I don't know too much about septic, I'm a city dweller. But, from what you said, I wonder if the previous owner before you, just used it for a mountain home, like weekends and stuff and never even had a perk test done for the leech field. You might want to have one done.
Anyway, I found this looking around, thought it might be useful for you......
When you do not have city sewer you need a septic field. You generally do not install a septic field until your land has passed a perk test by the health department. Do not purchase the land on an old perk test unless you have a written statement from the health department in the county you're purchasing in, that the old perk test is valid. Many times the old perk test is out of date because of new laws and it is then invalid. At which point there would need to be a new perk test done. The normal cost on a perk test is about $150 for the county to do their part and an additional $300 or so to get a proper back hoe to the site for the test. On occasion, a hand auger is sufficient to properly analyze the soil types. Most perk tests are valid for a year only.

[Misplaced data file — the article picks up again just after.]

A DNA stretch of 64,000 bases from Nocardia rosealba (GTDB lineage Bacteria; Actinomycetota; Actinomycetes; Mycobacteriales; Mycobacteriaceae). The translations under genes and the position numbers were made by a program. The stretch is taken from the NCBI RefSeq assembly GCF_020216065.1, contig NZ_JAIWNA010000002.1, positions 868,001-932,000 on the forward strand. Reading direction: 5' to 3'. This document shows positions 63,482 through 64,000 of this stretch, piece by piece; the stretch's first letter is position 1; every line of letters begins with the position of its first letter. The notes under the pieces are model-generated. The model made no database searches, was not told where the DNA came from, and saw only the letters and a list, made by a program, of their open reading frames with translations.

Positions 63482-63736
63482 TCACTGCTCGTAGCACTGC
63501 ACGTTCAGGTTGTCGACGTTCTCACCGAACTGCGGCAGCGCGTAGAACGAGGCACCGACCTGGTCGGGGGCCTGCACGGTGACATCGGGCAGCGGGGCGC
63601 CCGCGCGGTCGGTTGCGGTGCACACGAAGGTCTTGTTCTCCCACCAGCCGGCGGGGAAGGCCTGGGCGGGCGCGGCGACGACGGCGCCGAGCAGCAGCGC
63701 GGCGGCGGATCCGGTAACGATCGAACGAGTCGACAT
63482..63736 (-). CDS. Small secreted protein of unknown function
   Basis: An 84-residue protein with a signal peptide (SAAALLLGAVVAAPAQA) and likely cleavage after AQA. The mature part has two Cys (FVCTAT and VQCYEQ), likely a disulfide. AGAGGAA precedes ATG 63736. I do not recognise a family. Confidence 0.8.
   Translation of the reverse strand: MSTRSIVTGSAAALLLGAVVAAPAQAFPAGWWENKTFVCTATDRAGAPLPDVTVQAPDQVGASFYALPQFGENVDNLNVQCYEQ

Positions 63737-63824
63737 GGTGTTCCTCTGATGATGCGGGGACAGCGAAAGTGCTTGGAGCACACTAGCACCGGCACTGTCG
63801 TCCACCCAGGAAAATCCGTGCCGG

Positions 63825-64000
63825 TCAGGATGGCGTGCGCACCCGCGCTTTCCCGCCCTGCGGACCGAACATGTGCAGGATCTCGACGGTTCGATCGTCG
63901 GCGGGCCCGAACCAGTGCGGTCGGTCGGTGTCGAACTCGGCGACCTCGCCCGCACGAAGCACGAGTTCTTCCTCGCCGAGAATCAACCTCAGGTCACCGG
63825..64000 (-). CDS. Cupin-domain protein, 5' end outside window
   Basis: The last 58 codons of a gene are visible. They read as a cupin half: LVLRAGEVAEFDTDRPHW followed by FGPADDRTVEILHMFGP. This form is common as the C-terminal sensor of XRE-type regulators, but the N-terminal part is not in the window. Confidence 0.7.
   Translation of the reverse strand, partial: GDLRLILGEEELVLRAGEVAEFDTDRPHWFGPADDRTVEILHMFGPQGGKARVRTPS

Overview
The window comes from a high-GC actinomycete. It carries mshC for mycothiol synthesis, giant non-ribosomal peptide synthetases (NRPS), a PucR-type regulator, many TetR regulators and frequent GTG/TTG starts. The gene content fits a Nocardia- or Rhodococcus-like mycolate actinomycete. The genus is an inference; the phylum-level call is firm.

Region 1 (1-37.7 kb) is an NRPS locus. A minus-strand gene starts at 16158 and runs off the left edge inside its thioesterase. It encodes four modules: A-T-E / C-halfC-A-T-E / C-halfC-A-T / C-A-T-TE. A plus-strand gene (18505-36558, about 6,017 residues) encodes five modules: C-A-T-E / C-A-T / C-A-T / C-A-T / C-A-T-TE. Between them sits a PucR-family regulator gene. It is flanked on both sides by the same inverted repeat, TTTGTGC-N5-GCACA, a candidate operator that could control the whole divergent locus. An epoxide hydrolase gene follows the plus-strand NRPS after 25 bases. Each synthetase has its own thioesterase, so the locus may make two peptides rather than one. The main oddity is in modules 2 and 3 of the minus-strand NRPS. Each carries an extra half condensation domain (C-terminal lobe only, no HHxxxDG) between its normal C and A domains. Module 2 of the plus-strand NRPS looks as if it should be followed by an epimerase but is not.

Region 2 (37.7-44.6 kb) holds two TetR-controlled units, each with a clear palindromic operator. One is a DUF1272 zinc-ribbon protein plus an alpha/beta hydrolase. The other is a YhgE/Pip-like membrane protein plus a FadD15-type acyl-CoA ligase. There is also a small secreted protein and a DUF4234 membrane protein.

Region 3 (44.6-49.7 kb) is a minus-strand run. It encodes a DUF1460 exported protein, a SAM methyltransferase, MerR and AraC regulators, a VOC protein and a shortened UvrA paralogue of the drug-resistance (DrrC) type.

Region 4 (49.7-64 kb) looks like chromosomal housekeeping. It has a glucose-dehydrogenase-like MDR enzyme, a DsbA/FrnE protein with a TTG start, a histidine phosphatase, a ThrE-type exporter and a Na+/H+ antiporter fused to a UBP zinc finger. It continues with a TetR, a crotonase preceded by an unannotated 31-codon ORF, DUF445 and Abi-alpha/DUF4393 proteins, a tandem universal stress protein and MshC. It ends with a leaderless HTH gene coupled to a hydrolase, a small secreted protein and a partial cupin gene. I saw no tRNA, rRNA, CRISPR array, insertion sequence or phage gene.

If the property cannot pass a perk test then your next option is to install an engineered field ( if the county allows it). The problem with an engineered field is the cost. If you do not need an engineered field the normal cost is between $3,000 to $4,000. A reasonable rule of thumb to add to this figure if you need to go to an engineered field is $1,000 for each extra foot you have to go down. To spend a total of $20,000 for an engineered field is somewhat common.
One problem you run across with a septic field is where to put it in relationship to the house location. Make sure your lot is going to be big enough to hold both the size of house you want to build and the septic field also. Just because a certain part of the lot perks does not mean all of the property perks. You have to have a spot perk where you want to put the septic field.